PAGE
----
Bibiliography and Abstracts of RIAS Studies through 2014

Following are abstracts of RIAS studies, listed in alphabetical order by first author. Just click on a letter below to view the abstracts by the author's last name. Monographs and doctoral theses have their own page.

A     B     C     D     E     F     G     H     I     J     K     L     M     N     O     P     Q     R     S

T     U     V     W     X     Y     Z     Monographs & Theses


Farquharson L, Noble LM, Barker C, Behrens RH. Health beliefs and communication in the travel clinic consultation as predictors of adherence to malaria chemoprophylaxis. Br J Health Psychol. 2004 May;9(Pt 2):201-17.
(Communication Skills, Adherence, United Kingdom)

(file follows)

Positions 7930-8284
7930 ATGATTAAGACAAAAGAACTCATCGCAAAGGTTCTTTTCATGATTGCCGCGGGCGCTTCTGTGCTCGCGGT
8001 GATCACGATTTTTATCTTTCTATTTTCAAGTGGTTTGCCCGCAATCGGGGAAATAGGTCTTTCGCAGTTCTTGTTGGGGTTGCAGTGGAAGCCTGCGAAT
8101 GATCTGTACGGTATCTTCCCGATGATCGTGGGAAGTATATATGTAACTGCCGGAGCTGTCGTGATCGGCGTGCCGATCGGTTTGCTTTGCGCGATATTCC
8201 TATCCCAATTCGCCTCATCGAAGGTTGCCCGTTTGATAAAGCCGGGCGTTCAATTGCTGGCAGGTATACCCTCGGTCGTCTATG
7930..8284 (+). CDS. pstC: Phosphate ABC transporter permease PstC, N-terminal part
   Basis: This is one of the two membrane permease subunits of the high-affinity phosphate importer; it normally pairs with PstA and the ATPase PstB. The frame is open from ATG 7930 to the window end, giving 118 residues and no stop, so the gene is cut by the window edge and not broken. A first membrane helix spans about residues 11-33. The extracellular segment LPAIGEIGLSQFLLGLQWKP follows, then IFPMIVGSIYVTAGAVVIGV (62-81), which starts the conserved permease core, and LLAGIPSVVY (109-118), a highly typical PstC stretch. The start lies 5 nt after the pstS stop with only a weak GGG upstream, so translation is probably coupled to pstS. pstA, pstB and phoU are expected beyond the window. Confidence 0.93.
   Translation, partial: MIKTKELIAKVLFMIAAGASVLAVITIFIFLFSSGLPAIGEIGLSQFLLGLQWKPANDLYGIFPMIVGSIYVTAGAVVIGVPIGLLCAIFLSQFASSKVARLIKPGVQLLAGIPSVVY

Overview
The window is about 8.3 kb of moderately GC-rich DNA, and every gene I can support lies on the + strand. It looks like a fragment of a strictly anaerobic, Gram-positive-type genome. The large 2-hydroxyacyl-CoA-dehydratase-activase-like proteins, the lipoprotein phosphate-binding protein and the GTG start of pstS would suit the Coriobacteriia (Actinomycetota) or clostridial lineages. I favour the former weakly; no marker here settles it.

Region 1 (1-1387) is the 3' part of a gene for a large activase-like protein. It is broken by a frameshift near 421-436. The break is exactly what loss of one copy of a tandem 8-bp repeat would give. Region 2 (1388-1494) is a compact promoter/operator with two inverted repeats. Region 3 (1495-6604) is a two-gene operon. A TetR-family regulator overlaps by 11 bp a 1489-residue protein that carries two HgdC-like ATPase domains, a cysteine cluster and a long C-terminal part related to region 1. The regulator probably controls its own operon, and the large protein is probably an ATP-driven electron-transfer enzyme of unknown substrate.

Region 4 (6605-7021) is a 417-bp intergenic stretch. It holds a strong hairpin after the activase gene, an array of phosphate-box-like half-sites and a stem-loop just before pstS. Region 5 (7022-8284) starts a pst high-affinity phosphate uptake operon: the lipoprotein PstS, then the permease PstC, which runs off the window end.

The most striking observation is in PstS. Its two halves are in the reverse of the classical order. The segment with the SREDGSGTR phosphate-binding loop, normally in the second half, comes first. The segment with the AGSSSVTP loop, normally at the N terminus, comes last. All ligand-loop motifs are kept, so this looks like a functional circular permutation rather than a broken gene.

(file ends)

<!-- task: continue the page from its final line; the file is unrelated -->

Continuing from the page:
OBJECTIVES: The objectives were, first, to determine whether adherence to malaria prophylaxis could be predicted by (i) health beliefs specified by the Health Belief Model and the Theory of Planned Behaviour, and (ii) communication during the consultation in a travel clinic; and secondly, to examine the impact of the consultation in changing travellers' health beliefs. DESIGN: A prospective study using regression analysis. METHODS: The participants were 130 consecutive travellers attending a travel medicine clinic. Health beliefs were measured pre- and post-consultation. The consultations were coded from audiotape using the Roter Interaction Analysis System and a content analysis method recording discussion about malaria and prophylaxis. Adherence was assessed by a follow-up telephone interview. RESULTS: Perceived susceptibility to malaria, perceived benefits of medication and intentions to adhere increased significantly as a result of the consultation, and the perceived permanent nature of side effects reduced significantly. At follow-up (N = 107), 62% reported full adherence, 25% partial adherence and 12% poor/no adherence. A multinomial logistic regression analysis revealed that perceived benefits of medication, length of stay, health professional discussion about adherence and travellers' questions and statements independently predicted reported adherence. CONCLUSIONS: Health beliefs and communication significantly predicted adherence in this setting. The findings also suggested qualitative differences between travellers who adhered fully, partially or poorly. Although the clinic consultation had a positive impact, emphasizing benefits of medication and resolving potential barriers to adherence could improve adherence in the population.